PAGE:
Joe Rawlinson 7:31
How did you divide responsibilities during the pregnancy between your wife, you and the nanny?

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Joe Sinnott 7:36
The nanny, clearly, her primary function was to try to get the boys out of the house as much as possible so that my wife and I can handle a lot of the day to day because you know, nanny is still ultimately, you know, not there. 24 seven in this case, so, you know, I still have plenty of time with the boys, especially when I wasn’t at work. So, you know, it really allowed me to be a better father when I wasn’t working on the weekend. And on the evening so that I could be 100% with the boys when, again, when when the nanny wasn’t there. And in the meantime, my wife was able to find good windows. So in other words, you know, if the nanny was able to take the boys out to the park, for example, you know, when she got back if my wife was in a position where, you know, she could at least just read to the boys and give them 100% attention. You know, she was able to do that in spurts. So it was really just, you know, the nanny helping us be better parents. And fortunately, we found somebody with a lot of experience. And that very much came through as she knew that was her role. She wasn’t there to replace us, if you will, especially since it was it was kind of awkward cuz my wife was home at the time. And you know, in many cases, the nanny is there to sort of, you know, act as a parent when the parents not there, whereas in this case, it was very much supplemental. So it was a huge blessing that, you know, she was able to do the tasks when basically either I wasn’t there or my wife wasn’t physically capable of it. That allowed us to be 100% parents during those windows when we could be.

Joe Rawlinson 8:59
We found out we were having our twin girls, we had a tumor boys as well. We’ve found a neighbor, there’s a girl across the street who was like a teenager and we’d have her come over in the afternoons and play with our older boys just so my wife could, you know, have a rest, because like you’re describing all of our energy was being used on our energetic toddlers really. And while she’s trying to grow these babies, which is a full time job in itself, so I recommend to listeners even if even if you can’t get a nanny full time, you know, just getting a couple hours relief for mom is a huge win. Definitely during the pregnancy. So what about health issues for mom? How did she progress through the pregnancy to delivery?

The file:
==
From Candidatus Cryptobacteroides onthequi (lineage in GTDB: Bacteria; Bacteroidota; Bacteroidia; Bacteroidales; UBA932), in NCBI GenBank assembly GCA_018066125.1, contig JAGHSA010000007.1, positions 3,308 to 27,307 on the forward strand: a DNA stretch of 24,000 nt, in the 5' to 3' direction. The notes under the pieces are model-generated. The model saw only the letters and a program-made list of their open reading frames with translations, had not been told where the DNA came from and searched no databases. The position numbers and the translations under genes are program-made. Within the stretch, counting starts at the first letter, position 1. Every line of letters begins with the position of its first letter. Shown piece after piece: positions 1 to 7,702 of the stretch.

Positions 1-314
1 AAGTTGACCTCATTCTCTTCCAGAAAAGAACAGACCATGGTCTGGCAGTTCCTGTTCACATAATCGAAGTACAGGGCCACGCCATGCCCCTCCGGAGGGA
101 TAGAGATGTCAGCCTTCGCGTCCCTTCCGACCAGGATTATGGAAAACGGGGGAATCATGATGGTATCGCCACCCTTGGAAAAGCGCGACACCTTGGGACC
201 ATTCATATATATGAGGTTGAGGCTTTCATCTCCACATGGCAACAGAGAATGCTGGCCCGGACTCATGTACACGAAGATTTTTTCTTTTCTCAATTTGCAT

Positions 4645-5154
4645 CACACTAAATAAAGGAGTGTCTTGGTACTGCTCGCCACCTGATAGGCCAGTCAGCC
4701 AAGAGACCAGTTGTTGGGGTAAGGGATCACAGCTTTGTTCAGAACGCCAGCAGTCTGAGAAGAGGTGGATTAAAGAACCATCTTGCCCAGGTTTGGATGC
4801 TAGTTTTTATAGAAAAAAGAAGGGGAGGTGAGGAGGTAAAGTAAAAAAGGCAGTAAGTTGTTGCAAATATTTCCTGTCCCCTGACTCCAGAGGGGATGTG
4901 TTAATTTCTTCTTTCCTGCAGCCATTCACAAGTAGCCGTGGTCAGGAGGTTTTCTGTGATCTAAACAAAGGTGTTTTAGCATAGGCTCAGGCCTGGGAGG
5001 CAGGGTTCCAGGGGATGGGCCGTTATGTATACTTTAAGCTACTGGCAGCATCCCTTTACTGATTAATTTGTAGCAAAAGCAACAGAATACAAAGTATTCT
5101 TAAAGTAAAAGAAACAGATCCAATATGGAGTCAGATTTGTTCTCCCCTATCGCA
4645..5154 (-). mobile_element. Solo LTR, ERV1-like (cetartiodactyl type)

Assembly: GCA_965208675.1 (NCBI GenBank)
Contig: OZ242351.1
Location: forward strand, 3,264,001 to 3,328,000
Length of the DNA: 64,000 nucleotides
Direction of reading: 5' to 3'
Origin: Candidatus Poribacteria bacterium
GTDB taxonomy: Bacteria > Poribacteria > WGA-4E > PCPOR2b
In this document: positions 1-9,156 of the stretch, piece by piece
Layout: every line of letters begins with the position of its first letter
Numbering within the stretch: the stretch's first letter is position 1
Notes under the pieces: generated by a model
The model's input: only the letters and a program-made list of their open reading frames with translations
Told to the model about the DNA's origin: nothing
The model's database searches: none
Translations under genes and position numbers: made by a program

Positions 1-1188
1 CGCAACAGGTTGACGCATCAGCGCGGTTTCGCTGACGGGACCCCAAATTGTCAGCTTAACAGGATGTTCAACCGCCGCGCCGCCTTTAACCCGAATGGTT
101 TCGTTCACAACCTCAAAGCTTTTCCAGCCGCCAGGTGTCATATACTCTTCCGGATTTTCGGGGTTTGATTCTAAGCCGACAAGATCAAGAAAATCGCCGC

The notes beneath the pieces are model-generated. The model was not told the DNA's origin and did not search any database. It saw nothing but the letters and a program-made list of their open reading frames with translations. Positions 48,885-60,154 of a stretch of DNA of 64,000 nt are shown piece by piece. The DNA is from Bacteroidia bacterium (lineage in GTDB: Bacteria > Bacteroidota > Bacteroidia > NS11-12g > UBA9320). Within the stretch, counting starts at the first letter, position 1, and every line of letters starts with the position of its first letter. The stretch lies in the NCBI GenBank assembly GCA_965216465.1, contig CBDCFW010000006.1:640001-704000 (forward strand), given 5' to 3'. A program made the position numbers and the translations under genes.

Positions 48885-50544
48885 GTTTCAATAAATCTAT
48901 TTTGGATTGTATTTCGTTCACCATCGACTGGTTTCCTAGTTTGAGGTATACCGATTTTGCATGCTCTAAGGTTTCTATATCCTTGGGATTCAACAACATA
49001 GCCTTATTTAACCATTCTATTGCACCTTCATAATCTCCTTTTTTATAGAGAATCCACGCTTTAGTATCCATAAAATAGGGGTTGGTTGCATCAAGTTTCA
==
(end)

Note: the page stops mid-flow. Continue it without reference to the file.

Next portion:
Joe Sinnott 9:38
So overall, it was a healthy is a very healthy pregnancy. So once we got past the point where the hematomas had done whatever they do and sort of absorbed themselves in and you know, that threat was gone. Fortunately, the twins grew evenly. My wife was not, again, not thrilled to be pregnant with As many aren’t so she was sick and she was, you know, lethargic. And as I said earlier, she gained 70 pounds, which is a good thing. So we wound up with, you know, to full term, or at least as far as they would let us go, babies that were both seven pounds one ounce so she did her job and you know, looking back again, regardless of the cost of what we spent to get us to that point, there’s no question that having that extra help and allowing her to have that extra rest and grow those twins you know, helped it be a healthy pregnancy and helped her get as far as she did and help those twins you know, grow to you know, to to their full weight and come out as healthiest could be.

Joe Rawlinson 10:40
are twins boys girls are one of each?

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Joe Sinnott 10:42
one of each boy and a girl. Nicholas arrived first baby a and then 16 minutes after him was baby Maria.

Joe Rawlinson 10:52
So is this a natural birth or C section.

Joe Sinnott 10:54